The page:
RTI delay ‘a stalling tactic’

2014-12-29 11:44
The death toll on South African roads has reached 1 200. (Duncan Alfreds, News24)

The death toll on South African roads has reached 1 200. (Duncan Alfreds, News24)

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Jonathan Erasmus, The Witness

Durban - Two years on and the provincial government has failed to act against inept transport officials who organised the catastrophic traffic officer recruitment drive that left eight people dead.

Despite the KZN Department of Transport’s assurances that they will take action, including criminal prosecution, against officials, the police or the KZN Legislature have yet to be handed key detailed findings made by a specifically created commission of inquiry to begin with investigations and maintain accountability respectively.

To date no official has been suspended or disciplined for their role.

The confidential findings - some of which have been seen by The Witness - reveal how officials lied to the commission to cover up an alleged murder by claiming it was a suicide, manufactured documents, how officials failed to hold any formal planning sessions, listen to health officials who pleaded they end the event, provide water or medical support or even inform the Msunduzi Municipality.

On 27 and 28 December 2012, over 35 000 people attended a Road Traffic Inspectorate recruitment drive for only 90 posts. Seven people died of either dehydration, renal or multiple organ failure while 22-year-old art student Sanele Ngcobo died after sustaining a 13cm laceration to the trachea.

Spokesperson for the DoT, Kwanele Ncalane, said the reason for the delay is that the department still has “lots to plan”.

“It is being discussed at a provincial executive level. We are in the process of implementing the recommendations made by the commissions and there are deadlines we must try and meet,” he said.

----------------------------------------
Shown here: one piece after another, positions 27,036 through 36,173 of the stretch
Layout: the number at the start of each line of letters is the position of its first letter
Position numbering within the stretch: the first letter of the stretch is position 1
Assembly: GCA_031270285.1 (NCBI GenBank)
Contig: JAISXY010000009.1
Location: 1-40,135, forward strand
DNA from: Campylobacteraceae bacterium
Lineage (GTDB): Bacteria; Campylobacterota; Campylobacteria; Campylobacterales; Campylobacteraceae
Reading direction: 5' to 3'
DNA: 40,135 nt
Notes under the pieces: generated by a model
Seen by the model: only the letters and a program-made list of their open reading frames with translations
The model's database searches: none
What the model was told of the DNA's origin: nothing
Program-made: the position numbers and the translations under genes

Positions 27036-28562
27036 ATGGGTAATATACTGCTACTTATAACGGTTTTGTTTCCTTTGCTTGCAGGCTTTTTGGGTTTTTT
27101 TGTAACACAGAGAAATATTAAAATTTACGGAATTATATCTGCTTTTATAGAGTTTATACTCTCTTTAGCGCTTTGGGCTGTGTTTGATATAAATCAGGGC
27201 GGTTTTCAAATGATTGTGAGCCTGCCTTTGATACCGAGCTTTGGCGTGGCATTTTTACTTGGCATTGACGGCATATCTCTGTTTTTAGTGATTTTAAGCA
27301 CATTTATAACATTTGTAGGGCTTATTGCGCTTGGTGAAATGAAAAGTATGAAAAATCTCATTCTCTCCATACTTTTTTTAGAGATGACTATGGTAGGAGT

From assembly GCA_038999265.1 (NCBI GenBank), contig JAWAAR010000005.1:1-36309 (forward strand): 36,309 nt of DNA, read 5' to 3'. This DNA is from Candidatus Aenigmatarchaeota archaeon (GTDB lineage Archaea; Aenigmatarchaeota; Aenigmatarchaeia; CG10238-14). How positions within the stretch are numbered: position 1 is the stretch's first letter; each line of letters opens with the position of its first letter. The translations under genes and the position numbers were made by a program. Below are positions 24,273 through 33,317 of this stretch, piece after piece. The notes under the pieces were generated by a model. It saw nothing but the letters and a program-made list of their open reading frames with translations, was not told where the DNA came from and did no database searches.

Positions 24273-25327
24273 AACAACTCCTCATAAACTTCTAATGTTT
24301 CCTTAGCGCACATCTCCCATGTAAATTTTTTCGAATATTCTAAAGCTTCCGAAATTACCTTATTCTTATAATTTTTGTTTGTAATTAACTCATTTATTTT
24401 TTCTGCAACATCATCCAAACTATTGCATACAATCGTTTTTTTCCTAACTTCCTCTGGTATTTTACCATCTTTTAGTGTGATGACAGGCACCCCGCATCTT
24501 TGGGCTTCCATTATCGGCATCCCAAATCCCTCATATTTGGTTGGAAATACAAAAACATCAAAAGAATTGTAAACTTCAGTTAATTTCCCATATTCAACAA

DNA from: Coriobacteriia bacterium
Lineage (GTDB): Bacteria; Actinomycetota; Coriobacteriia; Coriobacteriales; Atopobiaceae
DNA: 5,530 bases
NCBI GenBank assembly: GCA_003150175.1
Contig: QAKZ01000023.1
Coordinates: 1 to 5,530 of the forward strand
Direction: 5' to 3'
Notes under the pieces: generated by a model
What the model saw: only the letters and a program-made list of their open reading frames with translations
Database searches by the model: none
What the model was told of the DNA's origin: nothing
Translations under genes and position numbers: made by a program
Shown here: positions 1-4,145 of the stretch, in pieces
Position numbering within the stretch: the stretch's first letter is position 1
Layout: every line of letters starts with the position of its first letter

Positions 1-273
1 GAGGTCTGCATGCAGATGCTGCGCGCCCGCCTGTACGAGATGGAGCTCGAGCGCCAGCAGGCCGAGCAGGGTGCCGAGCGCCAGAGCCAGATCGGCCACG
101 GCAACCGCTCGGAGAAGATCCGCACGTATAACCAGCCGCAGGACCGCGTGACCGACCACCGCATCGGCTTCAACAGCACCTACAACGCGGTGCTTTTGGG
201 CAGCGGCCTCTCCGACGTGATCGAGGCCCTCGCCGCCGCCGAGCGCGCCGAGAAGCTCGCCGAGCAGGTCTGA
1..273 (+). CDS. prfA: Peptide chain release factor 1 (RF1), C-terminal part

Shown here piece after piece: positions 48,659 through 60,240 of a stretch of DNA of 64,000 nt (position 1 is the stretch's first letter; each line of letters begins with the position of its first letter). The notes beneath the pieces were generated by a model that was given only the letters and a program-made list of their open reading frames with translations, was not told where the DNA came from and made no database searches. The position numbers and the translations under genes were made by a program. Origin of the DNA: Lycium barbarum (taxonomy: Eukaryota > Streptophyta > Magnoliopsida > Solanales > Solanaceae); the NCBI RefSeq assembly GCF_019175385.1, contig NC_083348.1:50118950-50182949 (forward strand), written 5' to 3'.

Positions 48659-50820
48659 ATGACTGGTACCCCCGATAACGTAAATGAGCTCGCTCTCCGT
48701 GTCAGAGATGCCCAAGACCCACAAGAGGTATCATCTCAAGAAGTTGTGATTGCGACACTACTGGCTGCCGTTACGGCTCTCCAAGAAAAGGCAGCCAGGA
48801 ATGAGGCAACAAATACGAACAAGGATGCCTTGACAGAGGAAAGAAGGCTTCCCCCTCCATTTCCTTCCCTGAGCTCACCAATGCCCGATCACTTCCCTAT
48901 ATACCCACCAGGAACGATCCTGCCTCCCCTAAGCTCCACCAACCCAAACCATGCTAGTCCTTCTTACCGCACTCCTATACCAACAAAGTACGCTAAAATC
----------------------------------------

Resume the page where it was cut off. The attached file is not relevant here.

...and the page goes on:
'Out of the loop'

A senior police officer with intimate knowledge of the investigation into the death of Ngcobo, said detectives from Alexandra Road SAPS have not been privy to any of the commission’s findings leading the investigation to remain cold for 24 months.

The officer confirmed that no one had been questioned or arrested and they have been “kept out of the loop” as senior state executives hold closed-door sessions.

“We can only act once the commission — who has conducted all the interviews — makes the findings available to us. Ngcobo’s docket is just lying in the station. They [the commission] have all the evidence. It is very frustrating for the investigators.”

The officer said they only knew Ngcobo’s case was found by the commission to be a possible murder and not suicide as initially claimed, after reading an earlier report in Weekend Witness.

Police spokesperson Major Thulani Zwane confirmed the case was “still under investigation pending the outcome of the commission”.

Private investigator Pieter Kitshoff said the longer an investigation is delayed the harder it is to unearth the truth.

“With time people move away and others can pass away. The delays in finalising the report could also be a stalling technique to protect officials from thorough investigation,” said Kitshoff.

Already one key DoT official, Hamilton Nzimakwe, provincial inspector for Pietermaritzburg, who was found “not candid about his role” and who failed to alert his superior of the impending disaster, has died.

Rafeek Shah, KZN DA spokesperson for transport, claimed the KZN DoT and premier’s office were “deliberately stalling” by not releasing the report to the legislature for debate. “I have put a motion in the house, written to the speaker, the premier and the MEC for Transport. If the report is not released soon I might need to take another route [and look for legal recourse to force the release of the findings].”

KZN premier’s office spokesperson Ndabe Sibiya could not be reached for comment despite e-mails, voice mails and SMSes being sent.

Read more on:    rti  |  pietermaritzburg

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